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When schools shut down, WSU Extension brought meal kits and seed starters to local families

Posted by Lesa McPeak | March 12, 2021
When the announcement came in early 2020 that Thurston and Lewis County Schools would be online only due to the COVID-19 pandemic, the staff of Thurston County Washington State University Extension snapped into action to meet the needs of their community.

“We scrambled knowing that half our population is food insecure,” said Melissa Davis, SNAP-Ed Program Coordinator for WSU Extension in Thurston and Lewis County.

SNAP-Ed is a collaborative effort between the USDA Supplemental Nutrition Assistance Program (SNAP), USDA- Cooperative State Research, Education and Extension Service (CSREES), Washington State University, Thurston County, and local partners throughout the community.

Someone using a mixing bowl with the Sour Cream Enchiladas recipe and a bag of corn tortillas next to it.Rather than bagging up random pantry foods to send home to families, Davis used her prior experience as a chef to design meal kits. She wanted to ensure that all the ingredients worked together, and families could make a healthy meal.

The kits were provided to families each week through the end of the last school year, and monthly over the summer months. Meal kits are still being provided to families every other week, due to the program running short on funding.

“Our families are still struggling,” Davis said.

Children from throughout Thurston and Lewis County usually learn about gardening and assist in planting at their school gardens in the spring.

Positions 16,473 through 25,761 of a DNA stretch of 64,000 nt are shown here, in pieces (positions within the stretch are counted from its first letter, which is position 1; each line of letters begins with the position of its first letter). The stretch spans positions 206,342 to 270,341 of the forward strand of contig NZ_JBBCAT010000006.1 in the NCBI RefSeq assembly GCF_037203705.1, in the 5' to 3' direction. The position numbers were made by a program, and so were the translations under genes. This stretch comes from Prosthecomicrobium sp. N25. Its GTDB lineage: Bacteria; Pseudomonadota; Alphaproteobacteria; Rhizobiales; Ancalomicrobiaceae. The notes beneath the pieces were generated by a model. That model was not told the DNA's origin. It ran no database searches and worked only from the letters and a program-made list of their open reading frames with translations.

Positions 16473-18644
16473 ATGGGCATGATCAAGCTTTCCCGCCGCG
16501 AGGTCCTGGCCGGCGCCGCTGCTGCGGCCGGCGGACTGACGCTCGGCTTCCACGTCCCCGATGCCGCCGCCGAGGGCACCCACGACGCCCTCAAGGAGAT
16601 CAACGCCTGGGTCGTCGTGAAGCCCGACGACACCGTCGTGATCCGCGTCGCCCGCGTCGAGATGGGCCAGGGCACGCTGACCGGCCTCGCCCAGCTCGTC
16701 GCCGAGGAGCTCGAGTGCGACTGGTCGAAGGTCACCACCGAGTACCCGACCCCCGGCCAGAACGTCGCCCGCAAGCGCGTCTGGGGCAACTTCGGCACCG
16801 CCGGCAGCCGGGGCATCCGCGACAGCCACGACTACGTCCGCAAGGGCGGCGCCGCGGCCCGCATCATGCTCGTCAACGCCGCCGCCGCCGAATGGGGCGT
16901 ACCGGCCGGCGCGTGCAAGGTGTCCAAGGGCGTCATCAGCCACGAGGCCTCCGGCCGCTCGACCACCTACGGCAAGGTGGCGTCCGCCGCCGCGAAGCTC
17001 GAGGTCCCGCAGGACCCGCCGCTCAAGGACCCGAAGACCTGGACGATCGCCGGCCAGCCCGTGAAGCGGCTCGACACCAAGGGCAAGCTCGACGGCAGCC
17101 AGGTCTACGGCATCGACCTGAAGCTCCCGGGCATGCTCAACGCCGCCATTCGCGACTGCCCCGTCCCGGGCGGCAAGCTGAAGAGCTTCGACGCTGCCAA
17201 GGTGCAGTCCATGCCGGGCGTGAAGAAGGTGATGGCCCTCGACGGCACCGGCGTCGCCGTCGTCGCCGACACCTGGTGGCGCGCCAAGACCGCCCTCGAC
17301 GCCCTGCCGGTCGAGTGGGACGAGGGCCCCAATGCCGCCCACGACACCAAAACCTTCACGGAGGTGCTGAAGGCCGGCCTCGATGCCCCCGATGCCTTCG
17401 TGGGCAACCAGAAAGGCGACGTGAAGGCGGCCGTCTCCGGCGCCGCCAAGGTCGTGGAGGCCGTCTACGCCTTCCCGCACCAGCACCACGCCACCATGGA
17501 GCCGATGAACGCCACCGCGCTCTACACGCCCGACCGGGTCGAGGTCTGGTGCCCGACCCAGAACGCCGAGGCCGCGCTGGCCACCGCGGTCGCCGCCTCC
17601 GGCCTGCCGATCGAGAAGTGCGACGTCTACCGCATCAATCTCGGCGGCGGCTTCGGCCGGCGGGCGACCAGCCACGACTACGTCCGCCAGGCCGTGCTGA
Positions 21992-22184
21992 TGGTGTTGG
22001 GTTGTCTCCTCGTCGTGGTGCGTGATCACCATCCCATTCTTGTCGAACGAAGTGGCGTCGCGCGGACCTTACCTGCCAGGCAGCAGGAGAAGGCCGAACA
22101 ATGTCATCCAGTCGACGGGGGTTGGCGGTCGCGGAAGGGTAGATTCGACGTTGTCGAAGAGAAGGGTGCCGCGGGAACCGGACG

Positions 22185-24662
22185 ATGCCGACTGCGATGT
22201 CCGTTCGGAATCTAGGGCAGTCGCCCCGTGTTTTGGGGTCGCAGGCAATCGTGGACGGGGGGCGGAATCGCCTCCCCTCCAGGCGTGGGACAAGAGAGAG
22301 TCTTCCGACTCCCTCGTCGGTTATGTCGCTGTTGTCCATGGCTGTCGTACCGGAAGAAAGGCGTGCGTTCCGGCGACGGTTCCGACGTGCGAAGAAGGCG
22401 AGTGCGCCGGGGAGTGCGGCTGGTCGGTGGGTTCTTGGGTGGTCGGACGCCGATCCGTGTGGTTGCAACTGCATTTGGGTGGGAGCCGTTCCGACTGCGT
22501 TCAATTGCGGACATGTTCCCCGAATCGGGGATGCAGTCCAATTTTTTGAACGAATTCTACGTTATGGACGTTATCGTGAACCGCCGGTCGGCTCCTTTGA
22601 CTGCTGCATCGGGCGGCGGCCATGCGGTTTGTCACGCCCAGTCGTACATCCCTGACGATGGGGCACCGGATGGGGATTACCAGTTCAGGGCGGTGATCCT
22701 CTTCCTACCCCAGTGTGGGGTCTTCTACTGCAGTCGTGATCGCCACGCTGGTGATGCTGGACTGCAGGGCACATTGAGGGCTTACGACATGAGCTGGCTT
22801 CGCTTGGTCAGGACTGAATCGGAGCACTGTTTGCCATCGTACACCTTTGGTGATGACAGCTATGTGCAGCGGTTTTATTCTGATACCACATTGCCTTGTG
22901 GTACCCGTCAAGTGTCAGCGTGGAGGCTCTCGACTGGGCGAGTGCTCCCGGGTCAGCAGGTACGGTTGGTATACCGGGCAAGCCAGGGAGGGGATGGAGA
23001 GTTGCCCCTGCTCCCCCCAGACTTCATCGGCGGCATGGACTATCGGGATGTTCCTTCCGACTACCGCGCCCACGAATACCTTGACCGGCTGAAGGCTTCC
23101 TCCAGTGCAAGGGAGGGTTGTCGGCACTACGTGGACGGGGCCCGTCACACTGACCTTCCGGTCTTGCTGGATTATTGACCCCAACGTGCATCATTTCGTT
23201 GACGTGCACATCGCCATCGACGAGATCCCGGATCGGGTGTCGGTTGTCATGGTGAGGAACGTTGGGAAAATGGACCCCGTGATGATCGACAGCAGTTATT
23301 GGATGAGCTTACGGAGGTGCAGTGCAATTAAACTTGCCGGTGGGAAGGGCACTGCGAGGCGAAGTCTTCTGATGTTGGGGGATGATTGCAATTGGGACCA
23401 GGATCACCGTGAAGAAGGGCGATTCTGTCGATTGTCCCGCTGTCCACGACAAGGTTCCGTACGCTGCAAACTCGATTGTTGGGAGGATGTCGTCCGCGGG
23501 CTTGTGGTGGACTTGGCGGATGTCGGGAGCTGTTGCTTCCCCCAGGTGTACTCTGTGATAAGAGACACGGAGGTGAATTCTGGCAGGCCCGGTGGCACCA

A Seed-starting At home kit tub with bags of seeds and instruction sheet.“Since we couldn’t get the students together due to the pandemic, we sent home seed starter kits,” Davis said.

Throughout the year, Thurston County WSU Extension built more than 100 seed-starting kits, including bean kits for first graders, pumpkin kits for second graders, and cucumber kits for third graders.

Davis said that because she and her team could no longer do their usual rigid structure of activities in the classroom, they were forced to get creative, and find new ways to stay connected to the community.

“I’ve noticed that once you have an idea, the greater community is really excited to help. Once you have the vision, people are ready to support, and that’s really encouraging,” she said.

To learn how to support this project, contact Melissa at Thurston County Extension by phone at (360) 867–2172, or by email at